I’ve been hearing the argument that health care is not a commodity for the past month or so. It’s another way to play on the emotions of the electorate, since it’s kind of obvious that health care is a commodity… but it does not feel right to say it.
Just because health care is not traded like pork bellies or sugar on the Chicago Mercantile Exchange (a product) does not mean it is not a commodity. Health care is a service, and the service, quality and cost of health care is affected by the laws of supply and demand just like anything else.
Ed Morrissey over at Hot Air reminds us of this fact as he notes many liberals – including Rep. Anthony Weiner (D-N.Y.) – flat out want to destroy all private health care insurance since he does not think health care should be a commodity.
Ed notes the “key points come at 2:31, 4:44, 5:15, and 7:15, but the 5:15 is when the light dawns for Scarborough”.
Transcript from Morning Joe courtesy The Moderate Voice…
Scarborough: It sounds like you’re saying you think there is no need for us to have private insurance in health care.
Weiner: I’ve asked you three times. What is their value? What are they bringing to the deal?
Scarborough: Again… I’m astounded by your question. It sounds like you’re suggesting that there’s no need to have a country that’s run on free market principles.
Weiner: Time out. Let’s focus on one thing at a time. This isn’t a commodity, Joe. Health care isn’t a commodity.
Scarborough: You’re saying that health care is different than everything else.
Weiner: Health care is not a commodity.
Scarborough: But you are making the conservatives’ point. You are making the point of the people at the town hall meetings who say this is Barack Obama’s opportunity to get rid of private health care and turn it completely over to the government. I’m sitting here stunned, saying Oh My God, you’re making the point of the health care protesters.
Weiner: If Barack Obama doesn’t want to do it, I want to do it.
Any good or service with a cost is a commodity. Continuing from Morrissey…
What do insurance companies do for health care? Weiner asks this question repeatedly as if there is no answer, but it’s as obvious as the fact that goods and services are commodities. Insurance companies provide risk pools for consumers that allow them to indemnify themselves against catastrophic health-care costs. It’s that simple. By paying a few hundred dollars a month in premiums, customers can get access to a wide range of goods and services in health care when needed. Insurance companies or private-sector co-ops attempt to calculate the risks to set the premiums at a point where customers find the pricing acceptable, investors in the risk pool can get a profit from its creation and maintenance, and providers get adequate compensation for their goods and services. The more these insurers compete against each other, the better pricing consumers get and the more efficient they become at controlling costs.
Anyone who doesn’t understand that much about economics has no business creating policy.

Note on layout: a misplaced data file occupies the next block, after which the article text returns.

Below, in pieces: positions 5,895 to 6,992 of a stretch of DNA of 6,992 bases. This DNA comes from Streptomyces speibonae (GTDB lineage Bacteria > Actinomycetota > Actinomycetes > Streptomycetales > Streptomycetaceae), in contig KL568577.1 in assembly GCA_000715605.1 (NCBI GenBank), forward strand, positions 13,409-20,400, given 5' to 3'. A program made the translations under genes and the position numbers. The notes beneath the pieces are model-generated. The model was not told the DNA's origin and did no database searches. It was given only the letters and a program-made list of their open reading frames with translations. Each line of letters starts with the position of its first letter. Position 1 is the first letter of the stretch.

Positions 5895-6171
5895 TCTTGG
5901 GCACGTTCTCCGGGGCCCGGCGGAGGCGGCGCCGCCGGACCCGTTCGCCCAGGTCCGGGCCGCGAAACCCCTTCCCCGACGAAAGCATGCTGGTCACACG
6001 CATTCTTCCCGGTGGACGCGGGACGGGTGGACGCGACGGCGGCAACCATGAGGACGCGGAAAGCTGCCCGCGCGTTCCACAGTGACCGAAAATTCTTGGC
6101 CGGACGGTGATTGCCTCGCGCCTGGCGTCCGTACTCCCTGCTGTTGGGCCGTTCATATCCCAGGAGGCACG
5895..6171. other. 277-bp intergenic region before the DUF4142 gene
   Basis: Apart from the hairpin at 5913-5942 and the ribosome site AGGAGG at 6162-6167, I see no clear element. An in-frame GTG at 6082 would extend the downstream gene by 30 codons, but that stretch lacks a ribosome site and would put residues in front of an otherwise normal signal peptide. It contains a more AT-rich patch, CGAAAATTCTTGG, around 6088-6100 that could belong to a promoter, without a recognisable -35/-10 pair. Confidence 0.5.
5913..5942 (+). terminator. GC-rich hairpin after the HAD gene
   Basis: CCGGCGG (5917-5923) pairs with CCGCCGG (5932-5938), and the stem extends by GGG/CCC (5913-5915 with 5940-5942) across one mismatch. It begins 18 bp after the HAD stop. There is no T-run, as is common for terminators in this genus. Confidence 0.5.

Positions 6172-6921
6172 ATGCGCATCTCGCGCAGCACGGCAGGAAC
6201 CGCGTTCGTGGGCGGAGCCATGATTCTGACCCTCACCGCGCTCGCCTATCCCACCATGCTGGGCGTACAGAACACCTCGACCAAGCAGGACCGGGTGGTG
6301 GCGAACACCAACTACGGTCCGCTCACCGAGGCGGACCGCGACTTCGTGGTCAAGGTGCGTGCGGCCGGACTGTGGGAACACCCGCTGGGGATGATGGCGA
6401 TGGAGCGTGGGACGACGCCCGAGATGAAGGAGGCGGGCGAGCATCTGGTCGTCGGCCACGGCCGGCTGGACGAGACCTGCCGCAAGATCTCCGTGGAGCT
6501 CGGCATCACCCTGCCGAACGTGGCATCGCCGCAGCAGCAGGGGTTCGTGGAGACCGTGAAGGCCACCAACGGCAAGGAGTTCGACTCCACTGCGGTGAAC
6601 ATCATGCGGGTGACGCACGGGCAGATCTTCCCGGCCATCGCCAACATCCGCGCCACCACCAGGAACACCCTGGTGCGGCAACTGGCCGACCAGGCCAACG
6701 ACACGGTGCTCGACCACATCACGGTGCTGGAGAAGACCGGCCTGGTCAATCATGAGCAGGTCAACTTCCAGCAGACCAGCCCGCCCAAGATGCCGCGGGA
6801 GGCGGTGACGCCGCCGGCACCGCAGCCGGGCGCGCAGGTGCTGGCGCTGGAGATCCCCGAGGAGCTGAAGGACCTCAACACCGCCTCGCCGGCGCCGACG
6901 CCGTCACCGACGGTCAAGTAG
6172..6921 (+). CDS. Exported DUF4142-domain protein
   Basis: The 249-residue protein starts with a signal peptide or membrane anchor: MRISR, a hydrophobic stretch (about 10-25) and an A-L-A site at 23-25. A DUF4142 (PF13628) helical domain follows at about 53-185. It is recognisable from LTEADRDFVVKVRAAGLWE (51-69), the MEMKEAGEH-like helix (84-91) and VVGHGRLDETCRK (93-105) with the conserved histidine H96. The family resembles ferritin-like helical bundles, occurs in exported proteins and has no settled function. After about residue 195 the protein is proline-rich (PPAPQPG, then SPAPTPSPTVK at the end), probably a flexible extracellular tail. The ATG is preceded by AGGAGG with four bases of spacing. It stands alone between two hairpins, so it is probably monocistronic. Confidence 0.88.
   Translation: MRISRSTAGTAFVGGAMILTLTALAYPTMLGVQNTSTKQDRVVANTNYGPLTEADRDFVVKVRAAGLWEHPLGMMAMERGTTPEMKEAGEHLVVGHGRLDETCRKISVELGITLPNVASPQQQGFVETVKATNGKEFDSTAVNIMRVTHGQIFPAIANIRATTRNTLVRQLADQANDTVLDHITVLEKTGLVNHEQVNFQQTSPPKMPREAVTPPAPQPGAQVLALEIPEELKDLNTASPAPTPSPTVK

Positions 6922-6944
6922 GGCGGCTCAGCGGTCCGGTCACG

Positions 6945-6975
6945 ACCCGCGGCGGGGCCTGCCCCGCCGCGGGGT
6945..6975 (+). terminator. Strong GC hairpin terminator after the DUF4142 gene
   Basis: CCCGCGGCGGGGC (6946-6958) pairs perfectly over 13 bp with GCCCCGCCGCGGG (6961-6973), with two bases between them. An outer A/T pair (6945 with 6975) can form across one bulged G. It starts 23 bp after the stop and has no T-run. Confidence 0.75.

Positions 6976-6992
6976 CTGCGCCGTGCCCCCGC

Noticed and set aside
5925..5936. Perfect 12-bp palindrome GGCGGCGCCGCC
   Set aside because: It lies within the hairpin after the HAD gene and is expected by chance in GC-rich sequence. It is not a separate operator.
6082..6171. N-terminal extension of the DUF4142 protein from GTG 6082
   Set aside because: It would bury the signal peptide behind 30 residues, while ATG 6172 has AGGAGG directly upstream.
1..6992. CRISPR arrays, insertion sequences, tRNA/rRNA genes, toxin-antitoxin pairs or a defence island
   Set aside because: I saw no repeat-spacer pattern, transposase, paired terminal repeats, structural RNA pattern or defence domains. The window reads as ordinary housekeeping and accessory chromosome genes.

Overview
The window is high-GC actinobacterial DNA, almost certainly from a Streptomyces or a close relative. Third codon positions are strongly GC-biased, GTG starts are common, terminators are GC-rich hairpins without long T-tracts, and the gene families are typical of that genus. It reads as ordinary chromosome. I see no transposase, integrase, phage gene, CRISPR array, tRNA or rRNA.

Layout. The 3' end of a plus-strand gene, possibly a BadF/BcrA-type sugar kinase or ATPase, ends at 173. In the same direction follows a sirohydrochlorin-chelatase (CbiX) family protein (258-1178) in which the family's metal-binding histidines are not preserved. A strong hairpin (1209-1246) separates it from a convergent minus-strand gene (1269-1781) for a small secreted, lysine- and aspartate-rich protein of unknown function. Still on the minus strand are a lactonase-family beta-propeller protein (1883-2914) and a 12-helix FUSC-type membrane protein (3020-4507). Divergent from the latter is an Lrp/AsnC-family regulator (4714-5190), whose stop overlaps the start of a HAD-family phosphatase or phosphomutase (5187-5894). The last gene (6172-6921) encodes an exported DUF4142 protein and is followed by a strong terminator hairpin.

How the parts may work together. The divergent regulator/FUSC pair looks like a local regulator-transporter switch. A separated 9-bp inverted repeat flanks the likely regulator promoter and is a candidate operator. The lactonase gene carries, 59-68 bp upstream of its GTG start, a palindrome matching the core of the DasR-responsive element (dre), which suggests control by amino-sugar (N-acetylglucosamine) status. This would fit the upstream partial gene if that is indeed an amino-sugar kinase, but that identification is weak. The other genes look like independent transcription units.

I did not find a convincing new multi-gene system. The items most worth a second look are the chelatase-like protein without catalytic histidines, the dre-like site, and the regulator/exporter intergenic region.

One of the main problems over the past few decades is liberals (including some RINOs) trying to brainwash people into thinking health care is not a commodity. They do this through regulation.
As an example, walk into your eye doc’s office and ask them how much it would cost for cataract surgery. You’ll get the why-the-heck-would-you-want-to-know-that look from the receptionist.
Eventually, after watching a bunch of well-meaning health care providers whisper among themselves, they may give you a figure – not understanding why you would want to know in the first place – but they will strongly suggest you go to your health insurance company and ask them what the “negotiated” rate is.
Someone remind me to write a post on how the $10 co-pay destroyed our understanding of how health care should work in the first place.
Then, let them know you have a high-deductible health plan and you’ll be paying for the surgery out of your Health Savings Account (HSA). They will feel bad for you since you don’t have one of those $10 co-pays.
Don’t you know it only costs $10 for an office visit? </sarcasm>
Next, go to the insurance company and ask what the negotiated rate for cataract surgery is for the four best doctors in the area. You won’t get a number, and you won’t be able to easily get quality ratings on those doctors either.
I can call the Better Business Bureau and get the ratings of plumbers, but not eye docs. Wonderful.
The system now is not perfect, but I strongly believe that consumer-driven health care – programs like HSAs – were a step in the right direction, putting the consumer in charge of decsions and placing perception of value back into health care choices. (The $10 co-pay destroyed all perception of value when it comes to health care.)
I say “were a step in the right direction” since it looks like HSAs are a target of the current administration. That’s right, liberals don’t like HSAs simply because we get to keep the money year to year, it can be invested tax free, and it forces Americans with these plans to actually show some interest in how much our health care costs…. God forbid!